With more than 30 Egyptian TV series airing during Ramadan, Al-Ostoura (The Legend) quickly emerged as one of the hottest topics among viewers and critics alike. The series managed even to compete with European Football Championship matches, dividing the crowds seated in local cafes between the two.
Directed by Mohamed Samy and written by Mohamed Abdel Moati, the series starring Mohamed Ramadan made it to the top of the ‘top views’ across web polls. Following his successful series Ibn Halal last year, Ramadan plays two roles in Al-Ostoura, brothers Refaey and Nasser El-Dessouky.
The series is set in the impoverished suburb of El-Sabtia, where Refaey -- the elder brother -- is an arms dealer, while the younger Nasser aspires to be a prosecutor.
When Refaey is killed, Nasser takes his place in the crime syndicate and mimics his brother’s appearance after he was denied entrance to the judiciary because of his family's illegal dealings.
The unconditional infatuation
Al-Ostoura’s popularity became a social phenomenon, with many young people imitating the look of El-Dessouky, to extent of copying the character’s behaviour, including his aggressive attitude and insults.
Rough criminals and attractive womanisers – Nasser has three wives whom he beats regularly – both brothers gained a lot of sympathy among viewers who saw in them epitomes of courage, fearlessness and an ability to succeed in life using their fists instead of the law.
A shopkeeper from El-Sayeda Zeinab district who sells T-shirts with a print of Nasser El-Dessouky on them, told the popular website Etfarag that viewers were severely saddened when Nasser received a life sentence for his crimes.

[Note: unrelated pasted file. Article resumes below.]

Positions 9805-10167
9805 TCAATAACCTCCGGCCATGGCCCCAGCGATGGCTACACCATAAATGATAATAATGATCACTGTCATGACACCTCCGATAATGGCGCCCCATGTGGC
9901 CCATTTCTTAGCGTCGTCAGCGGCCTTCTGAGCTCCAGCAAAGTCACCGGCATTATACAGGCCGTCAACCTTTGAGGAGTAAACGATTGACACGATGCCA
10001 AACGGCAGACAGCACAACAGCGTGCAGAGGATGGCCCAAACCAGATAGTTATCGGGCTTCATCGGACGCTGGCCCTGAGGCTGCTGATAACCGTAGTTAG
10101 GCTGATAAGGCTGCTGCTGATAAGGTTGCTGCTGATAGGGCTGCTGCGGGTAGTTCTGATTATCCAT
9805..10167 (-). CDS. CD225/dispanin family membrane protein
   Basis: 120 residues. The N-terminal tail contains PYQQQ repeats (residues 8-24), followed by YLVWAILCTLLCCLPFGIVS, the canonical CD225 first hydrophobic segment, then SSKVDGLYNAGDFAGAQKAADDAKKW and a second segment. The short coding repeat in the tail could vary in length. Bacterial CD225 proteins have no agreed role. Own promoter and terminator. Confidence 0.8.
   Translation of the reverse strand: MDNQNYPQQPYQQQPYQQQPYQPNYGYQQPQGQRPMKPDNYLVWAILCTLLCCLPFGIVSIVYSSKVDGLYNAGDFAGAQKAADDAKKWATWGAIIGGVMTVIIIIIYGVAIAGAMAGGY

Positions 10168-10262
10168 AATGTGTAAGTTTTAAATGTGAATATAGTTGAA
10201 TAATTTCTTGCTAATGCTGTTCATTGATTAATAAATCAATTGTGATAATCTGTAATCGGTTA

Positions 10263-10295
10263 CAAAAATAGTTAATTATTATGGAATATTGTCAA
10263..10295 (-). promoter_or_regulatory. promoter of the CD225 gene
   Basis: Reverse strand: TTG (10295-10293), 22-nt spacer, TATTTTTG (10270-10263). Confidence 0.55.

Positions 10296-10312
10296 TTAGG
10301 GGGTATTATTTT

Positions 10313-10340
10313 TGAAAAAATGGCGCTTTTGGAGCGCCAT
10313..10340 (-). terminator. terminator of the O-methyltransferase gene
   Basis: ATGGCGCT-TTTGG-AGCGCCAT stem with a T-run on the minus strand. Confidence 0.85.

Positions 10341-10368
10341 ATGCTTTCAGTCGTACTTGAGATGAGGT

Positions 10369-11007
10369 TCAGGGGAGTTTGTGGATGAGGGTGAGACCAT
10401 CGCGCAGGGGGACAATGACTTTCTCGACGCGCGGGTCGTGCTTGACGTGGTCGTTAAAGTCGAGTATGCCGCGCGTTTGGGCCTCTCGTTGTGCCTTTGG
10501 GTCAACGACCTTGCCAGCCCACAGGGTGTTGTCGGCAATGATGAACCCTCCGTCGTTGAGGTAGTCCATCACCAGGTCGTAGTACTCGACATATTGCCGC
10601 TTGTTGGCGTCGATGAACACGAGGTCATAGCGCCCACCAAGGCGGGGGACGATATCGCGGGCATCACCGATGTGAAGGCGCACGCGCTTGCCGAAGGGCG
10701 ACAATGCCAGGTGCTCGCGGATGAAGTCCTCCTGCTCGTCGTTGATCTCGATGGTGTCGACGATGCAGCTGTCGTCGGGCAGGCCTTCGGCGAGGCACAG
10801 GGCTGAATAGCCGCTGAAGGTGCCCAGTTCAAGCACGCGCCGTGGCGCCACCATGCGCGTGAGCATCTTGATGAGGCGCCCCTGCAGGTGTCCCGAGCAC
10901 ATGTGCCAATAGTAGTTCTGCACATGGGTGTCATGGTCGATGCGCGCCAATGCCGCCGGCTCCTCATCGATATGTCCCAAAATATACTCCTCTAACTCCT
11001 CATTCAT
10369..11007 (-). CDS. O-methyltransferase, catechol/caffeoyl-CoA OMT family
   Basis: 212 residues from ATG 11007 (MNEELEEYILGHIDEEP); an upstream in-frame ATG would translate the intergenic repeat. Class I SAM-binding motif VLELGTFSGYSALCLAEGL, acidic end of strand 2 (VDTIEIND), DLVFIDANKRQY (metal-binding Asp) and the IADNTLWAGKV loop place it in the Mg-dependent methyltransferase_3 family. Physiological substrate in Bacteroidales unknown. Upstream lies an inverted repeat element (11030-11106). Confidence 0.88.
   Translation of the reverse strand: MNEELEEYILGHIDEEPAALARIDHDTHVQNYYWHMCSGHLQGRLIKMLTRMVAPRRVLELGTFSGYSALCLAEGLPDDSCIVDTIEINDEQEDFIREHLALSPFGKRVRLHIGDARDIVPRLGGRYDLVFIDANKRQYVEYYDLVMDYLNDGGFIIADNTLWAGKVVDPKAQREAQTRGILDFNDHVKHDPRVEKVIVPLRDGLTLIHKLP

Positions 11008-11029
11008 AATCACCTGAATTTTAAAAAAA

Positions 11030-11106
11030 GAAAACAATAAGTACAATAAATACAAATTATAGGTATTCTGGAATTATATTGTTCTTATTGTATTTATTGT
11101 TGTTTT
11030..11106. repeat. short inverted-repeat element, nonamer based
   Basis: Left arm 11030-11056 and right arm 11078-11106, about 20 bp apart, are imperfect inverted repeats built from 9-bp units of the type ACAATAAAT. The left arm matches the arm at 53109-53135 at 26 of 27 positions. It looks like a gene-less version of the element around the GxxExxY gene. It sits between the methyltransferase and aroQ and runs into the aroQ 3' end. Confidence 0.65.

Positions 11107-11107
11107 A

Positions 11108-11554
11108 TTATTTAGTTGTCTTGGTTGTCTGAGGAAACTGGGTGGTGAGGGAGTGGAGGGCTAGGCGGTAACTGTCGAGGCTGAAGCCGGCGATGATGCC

“There is a big demand for the T-shirts. I don’t even have enough of them,” he said pointing to the garment priced LE 55, an amount considered excessive for the dwellers of the district.
In parallel, several cafes across Cairo’s poorer neighbourhoods mourned the fallen Nasser by hanging his photo with a black stripe in its corner.
This was paralleled with young men having beards and haircuts that imitated Nasser's look.
In June, a mobile application featuring Mohamed Ramadan as Nasser El Dessouky in an action-packed game was released. In less than a month, the application was downloaded 100,000 times and rated 3.9/4 by over 6,000 individual users.
The critics were less enthusiastic about the series and Ramadan in specific, whilst the main debate focused on the moral messages transferred by Al-Ostoura.
However the most alarming element of the Nasser frenzy was when the viewers began adopting his behaviour, provoking or engaging in violent incidents.
Several media outlets reported that when a man in the southern Fayoum governorate published nude photos of a girl on social media, his relatives forced him to wear female lingerie and walk in the streets, copying the act in one of Al-Ostoura’s episodes a few days earlier.
The same incident was also repeated in Cairo’s Helwan district.
Mohamed Ramadan: the hard worker and a “tough guy”
Critics were troubled with the way Mohamed Ramadan uses his talent, referencing his roles that promote violence and immorality within the society. Concerns also addressed the viewers’ inability to discern between fiction and reality.
In response to these allegations Ramadan insisted in an interview that the criticism targets him as an actor, not the fictional character he depicts, and such allegations are made out of spite fo rhis success.